This Saturday signals the official end to the autumn weekend auction selling season with the robust and reliable Melbourne clearly finishing on a high note.
Over 1100 homes are set to go under the hammer this Saturday which will be similar to the 1120 conducted last weekend but higher than the 1067 listed over the same weekend last year.
This weekend’s auction numbers will again be close to the record May Saturday set on May 31 2014 and indicates continuing strong seller confidence on the local market.
Melbourne’s west is again the most popular suburban region for auctions this weekend with 176 followed also again by the inner south 163, the north east 158, the inner east 146, the inner city 136, the outer east 116, the north 108 and the south east with 89 auctions.
Brighton is the most popular suburb for auctions in Melbourne this Saturday with 18 followed by Hoppers Crossing with 17, Reservoir and Kew each with 16, Hawthorn and Epping each with 15 and Pascoe Vale with 14 auctions listed this weekend.
The Melbourne home auction market produced other strong result for sellers last weekend despite a near record number of May listings.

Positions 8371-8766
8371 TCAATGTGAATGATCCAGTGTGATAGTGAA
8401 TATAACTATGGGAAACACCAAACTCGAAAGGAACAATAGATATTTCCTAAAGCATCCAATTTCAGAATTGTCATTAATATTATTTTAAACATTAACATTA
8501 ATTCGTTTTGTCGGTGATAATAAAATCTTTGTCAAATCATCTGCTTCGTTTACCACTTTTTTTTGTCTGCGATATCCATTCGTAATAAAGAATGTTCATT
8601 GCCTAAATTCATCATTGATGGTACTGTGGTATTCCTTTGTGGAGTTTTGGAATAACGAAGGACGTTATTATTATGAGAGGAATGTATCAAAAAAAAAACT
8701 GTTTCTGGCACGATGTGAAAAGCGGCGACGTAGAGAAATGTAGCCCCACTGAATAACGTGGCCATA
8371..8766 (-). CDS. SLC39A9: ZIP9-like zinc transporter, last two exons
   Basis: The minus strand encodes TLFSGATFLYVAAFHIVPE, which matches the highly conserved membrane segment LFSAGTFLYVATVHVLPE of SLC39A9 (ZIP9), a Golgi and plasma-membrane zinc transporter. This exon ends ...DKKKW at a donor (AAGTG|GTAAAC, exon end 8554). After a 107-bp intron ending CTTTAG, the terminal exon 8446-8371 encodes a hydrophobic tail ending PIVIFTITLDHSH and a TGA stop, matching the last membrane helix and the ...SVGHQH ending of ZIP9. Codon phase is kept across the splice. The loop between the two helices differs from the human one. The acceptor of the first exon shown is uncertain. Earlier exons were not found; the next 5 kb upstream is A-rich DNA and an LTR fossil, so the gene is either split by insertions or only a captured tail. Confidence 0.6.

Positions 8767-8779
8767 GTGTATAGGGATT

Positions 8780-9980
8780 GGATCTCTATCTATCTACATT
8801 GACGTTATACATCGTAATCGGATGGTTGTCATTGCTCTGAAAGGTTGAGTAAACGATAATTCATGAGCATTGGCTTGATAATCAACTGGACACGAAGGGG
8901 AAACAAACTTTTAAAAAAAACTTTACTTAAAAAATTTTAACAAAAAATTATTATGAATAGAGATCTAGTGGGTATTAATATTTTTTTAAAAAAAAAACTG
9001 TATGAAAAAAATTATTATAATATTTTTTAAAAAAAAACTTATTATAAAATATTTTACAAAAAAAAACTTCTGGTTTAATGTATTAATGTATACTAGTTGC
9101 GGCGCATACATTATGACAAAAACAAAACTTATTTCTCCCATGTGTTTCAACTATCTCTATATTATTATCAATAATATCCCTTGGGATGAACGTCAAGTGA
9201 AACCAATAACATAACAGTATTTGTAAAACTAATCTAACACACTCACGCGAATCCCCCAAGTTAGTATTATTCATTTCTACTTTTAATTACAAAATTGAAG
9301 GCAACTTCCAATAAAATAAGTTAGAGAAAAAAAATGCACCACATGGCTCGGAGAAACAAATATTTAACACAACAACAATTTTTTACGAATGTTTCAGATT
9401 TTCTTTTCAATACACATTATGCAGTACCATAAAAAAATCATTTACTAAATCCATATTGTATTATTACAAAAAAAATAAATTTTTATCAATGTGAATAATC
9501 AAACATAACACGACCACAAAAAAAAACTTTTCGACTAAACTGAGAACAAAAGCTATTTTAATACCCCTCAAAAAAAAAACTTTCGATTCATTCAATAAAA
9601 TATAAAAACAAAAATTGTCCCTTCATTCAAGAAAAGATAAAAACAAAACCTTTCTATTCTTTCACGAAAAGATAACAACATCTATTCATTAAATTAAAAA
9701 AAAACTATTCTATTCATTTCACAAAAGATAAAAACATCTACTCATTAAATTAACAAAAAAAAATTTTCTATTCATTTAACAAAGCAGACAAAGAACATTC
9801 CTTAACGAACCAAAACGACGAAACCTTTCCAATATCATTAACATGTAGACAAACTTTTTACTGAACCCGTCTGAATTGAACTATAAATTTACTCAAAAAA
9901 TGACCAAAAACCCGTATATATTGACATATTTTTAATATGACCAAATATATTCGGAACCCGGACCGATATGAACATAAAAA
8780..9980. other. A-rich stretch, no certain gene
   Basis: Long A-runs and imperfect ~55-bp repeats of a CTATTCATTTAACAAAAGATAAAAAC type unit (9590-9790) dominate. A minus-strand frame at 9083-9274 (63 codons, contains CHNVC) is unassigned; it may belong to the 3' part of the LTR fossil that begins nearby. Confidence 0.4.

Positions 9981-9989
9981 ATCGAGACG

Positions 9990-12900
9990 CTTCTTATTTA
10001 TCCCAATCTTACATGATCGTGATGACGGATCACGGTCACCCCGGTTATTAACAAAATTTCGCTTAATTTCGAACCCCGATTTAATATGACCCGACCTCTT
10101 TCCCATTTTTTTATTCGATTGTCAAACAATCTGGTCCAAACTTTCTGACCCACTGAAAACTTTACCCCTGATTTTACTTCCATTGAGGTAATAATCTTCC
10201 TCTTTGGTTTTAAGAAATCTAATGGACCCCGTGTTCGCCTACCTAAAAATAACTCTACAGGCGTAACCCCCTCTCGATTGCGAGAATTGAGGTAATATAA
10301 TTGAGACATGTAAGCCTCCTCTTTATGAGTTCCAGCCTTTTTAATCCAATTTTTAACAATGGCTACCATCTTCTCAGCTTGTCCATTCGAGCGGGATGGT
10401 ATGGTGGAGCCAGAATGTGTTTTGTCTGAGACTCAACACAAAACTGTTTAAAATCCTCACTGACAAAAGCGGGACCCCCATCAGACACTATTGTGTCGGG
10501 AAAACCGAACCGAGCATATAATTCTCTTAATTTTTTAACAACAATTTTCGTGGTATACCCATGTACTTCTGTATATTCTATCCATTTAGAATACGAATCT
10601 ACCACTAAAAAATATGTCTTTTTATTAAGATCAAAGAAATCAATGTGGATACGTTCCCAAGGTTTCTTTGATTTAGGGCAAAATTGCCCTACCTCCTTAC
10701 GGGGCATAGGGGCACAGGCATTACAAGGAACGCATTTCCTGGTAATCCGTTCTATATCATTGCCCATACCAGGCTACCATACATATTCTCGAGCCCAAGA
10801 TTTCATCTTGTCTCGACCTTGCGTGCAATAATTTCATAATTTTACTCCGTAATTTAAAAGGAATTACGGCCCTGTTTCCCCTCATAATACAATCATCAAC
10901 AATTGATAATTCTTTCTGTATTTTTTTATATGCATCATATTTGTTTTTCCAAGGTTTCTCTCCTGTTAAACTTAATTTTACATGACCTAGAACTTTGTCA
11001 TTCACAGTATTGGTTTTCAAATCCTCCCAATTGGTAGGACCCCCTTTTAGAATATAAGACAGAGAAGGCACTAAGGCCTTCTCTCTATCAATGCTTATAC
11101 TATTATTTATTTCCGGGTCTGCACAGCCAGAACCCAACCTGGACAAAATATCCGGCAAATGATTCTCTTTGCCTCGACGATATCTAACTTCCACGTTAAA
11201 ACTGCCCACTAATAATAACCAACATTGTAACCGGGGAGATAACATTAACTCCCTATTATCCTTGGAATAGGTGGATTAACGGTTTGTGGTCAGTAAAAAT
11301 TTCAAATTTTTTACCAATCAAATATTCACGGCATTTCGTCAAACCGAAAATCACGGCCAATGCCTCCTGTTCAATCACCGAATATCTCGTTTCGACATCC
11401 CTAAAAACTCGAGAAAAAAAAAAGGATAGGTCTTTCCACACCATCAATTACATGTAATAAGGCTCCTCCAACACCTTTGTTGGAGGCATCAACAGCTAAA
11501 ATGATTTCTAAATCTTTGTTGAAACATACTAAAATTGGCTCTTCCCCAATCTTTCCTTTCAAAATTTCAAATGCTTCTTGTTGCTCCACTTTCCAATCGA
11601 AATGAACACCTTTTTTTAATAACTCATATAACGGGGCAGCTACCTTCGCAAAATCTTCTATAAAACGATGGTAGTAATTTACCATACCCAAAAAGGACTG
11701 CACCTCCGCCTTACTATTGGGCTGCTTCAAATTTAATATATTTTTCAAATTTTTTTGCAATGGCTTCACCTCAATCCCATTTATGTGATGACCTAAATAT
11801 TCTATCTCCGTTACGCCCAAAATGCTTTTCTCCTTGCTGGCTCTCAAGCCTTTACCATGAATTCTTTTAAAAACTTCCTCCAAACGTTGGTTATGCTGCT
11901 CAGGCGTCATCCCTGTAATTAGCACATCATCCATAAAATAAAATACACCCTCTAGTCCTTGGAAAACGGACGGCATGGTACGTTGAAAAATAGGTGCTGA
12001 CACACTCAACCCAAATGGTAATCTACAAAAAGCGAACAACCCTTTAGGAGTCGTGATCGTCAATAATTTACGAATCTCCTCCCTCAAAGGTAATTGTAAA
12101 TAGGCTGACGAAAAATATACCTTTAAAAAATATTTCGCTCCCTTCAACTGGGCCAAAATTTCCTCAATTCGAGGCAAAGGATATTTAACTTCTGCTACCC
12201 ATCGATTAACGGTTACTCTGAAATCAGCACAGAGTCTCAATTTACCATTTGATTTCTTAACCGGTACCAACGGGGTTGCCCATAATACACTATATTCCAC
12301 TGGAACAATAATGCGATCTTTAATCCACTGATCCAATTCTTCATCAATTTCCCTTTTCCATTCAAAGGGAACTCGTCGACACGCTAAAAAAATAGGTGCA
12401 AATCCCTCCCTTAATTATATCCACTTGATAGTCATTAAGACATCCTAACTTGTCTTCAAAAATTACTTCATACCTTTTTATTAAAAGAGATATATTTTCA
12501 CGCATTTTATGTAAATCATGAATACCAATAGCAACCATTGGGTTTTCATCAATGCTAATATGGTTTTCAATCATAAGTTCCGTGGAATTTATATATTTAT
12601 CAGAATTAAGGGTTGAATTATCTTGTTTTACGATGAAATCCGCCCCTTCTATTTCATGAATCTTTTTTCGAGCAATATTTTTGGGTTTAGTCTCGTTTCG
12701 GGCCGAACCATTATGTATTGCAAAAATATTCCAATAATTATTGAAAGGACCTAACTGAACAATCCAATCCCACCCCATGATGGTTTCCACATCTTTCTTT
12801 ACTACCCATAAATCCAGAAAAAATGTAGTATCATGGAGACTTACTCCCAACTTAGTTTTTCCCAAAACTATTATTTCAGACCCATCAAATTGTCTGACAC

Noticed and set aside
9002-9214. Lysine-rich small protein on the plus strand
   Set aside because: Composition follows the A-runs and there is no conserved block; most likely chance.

Melbourne recorded a clearance rate of 79.7 percent last Saturday which was higher than the 78.3 per cent recorded the previous weekend and remaining well ahead of the 73.8 per cent recorded over the same Saturday last year.
Residential investor activity continues to surge despite policy initiatives from APRA the financial regulator that have led to higher interest rates and restrictive lending from banks designed to curtail market share from this group.
Latest ABS data reports that national lending to residential investors soared over March, increasing sharply by 27.1 per cent to $13.87bn.
Residential investment lending for all states over March remained higher than that recorded over March last year. The top growth performers over the past year have been Tasmania up by 30.6 per cent, followed by Victoria up by 29.5 per cent and NSW up 22.0 per cent.
Actions by policymakers to manipulate perceived imbalances in the housing market and designed to offset supposed risk can act to impede orderly market adjustments and create more problems than they solve.